I once opened my window and asked a policeman to enforce the rule and he told me to mind my own business.
As human beings, if you know there are no real consequences for poor behaviour, most of us will behave badly, at least part of the time, particularly if we see an advantage in doing so (like getting through a jam five minutes faster).
You see that in your children all the time. If you have a rule like no television until you finish your homework and you don’t enforce it then I can guarantee you that your child won’t do their homework.
A clear demonstration of this is to watch a ‘typical’ Kenyan driver drive in Australia. He/she doesn’t overlap, pass when it is unsafe, etc.
How to motivate traffic officers to do their work
So if it is that simple – and I am sure it is, then why don’t traffic officers do their job and enforce traffic rules rather than spend time stopping every second matatu and then letting them go even though most of them are mechanically unfit, don’t have seat belts and are overloaded?
In my opinion, I think traffic officers are not required or monitored to enforce traffic rules. Instead, they are motivated to stop drivers to see if they can find something wrong so they can demand a bribe.
And while I am opposed to bribes in any manner shape or form, at least if the traffic police were stopping bad behaviour and accepting 'a little something' to let the driver off, it would be better than what we have today. At least there would be consequences for bad behaviour. The government won’t earn any money but it would be a deterrent to the poor drivers.
So here is my proposal. It is relatively simple but I think it checks all the boxes.
First, reduce the number of traffic officers by 50 per cent. I am sure with the right kind of early retirement program we can do that.
Second, make all traffic officers mobile (on the road). It means buying a lot of motorcycles but it is only if the officers are mobile that will they be able to observe and stop bad behaviour.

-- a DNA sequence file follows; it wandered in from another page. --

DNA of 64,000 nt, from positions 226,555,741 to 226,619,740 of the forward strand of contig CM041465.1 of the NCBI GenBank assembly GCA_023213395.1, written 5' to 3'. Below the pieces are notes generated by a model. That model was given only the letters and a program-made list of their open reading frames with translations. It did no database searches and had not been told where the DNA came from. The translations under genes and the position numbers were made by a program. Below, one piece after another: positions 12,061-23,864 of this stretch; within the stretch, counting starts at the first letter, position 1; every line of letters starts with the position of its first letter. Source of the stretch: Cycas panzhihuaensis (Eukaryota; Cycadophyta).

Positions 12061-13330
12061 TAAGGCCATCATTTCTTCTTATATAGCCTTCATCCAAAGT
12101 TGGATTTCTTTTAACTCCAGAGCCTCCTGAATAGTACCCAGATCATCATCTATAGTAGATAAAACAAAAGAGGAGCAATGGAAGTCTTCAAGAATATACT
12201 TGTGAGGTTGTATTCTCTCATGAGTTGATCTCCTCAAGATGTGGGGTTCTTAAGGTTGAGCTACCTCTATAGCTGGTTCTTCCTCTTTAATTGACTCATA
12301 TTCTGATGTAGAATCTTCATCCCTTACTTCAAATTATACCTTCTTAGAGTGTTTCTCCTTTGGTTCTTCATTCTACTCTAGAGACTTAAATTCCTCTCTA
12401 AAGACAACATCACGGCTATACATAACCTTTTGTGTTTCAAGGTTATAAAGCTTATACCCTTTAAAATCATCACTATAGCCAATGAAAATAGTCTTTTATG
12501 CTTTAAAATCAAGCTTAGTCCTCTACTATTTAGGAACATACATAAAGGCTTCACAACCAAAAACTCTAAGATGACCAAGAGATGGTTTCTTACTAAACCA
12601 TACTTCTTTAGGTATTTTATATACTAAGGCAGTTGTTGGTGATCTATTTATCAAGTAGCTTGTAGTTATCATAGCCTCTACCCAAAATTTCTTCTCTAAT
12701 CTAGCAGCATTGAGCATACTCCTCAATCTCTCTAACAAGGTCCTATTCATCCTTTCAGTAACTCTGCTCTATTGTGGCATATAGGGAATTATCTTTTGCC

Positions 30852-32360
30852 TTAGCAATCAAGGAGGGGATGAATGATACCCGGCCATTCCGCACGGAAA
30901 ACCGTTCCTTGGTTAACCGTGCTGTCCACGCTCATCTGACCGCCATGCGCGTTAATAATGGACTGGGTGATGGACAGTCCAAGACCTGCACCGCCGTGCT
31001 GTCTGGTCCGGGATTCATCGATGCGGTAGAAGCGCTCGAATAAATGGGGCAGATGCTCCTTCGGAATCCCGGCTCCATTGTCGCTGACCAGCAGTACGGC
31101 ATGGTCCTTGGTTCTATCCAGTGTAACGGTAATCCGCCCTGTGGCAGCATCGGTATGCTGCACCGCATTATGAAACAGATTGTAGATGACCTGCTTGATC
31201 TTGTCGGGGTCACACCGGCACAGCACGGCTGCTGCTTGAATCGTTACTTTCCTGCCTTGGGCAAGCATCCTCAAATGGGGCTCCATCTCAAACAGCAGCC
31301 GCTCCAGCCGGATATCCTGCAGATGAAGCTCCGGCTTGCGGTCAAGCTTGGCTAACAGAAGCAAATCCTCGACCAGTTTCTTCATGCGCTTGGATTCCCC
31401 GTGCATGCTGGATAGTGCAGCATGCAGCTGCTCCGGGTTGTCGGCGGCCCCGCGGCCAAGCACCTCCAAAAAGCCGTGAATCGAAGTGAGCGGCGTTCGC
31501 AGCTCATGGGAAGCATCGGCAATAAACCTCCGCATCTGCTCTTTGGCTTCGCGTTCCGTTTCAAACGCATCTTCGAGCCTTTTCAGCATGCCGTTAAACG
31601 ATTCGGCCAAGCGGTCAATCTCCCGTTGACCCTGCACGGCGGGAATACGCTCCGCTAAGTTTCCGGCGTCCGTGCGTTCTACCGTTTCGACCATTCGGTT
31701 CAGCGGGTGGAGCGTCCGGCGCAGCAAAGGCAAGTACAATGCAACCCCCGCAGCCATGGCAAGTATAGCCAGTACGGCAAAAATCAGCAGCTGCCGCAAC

There are very few countries outside of Africa that have traffic officers either stationary or worse walking.
So what does having 5,000 mobile traffic police officers mean? They would be required to stop and write a ticket (fine) for only one traffic offence per day. Is that difficult? No! I witness at least 20 traffic offences on my way to work (less than an hour’s drive) every day.
Where Sh8.4 billion will come from
If, say, the fine is a modest Sh5,000, then the amount of money collected per month would be Sh700 million (28 days x 5,000 policemen x Sh5,000).
Now scale that over a year and the collections would top Sh8.4 billion. To make sure this works, we only require one fine/ticket per day.
If the police officer wants to stop more motorists and settle it in the more, but unfortunate, usual way, so be it.
The key is that there are consequences for bad behaviour.
But the real value in this scheme is not the amount of money that can be collected. It is changing the driving behaviour of Kenyan motorists.
How do I know that is true? I think we can just look at the recent boda boda operators crackdown.
The police just enforced the laws we already have. I am sure you noticed boda boda riders are now wearing helmets, not travelling on footpaths, only carrying one passenger, etc. So enforcement means people follow the rules.
Unfortunately, we all know this isn’t going to last. In a couple of weeks, the police will stop enforcing the law and the boda boda riders will go back to their bad behaviour.
I am positive that if the traffic laws were enforced by a mobile traffic police force we would cut the death rate from traffic accidents in half!
This article was first published in April 2022.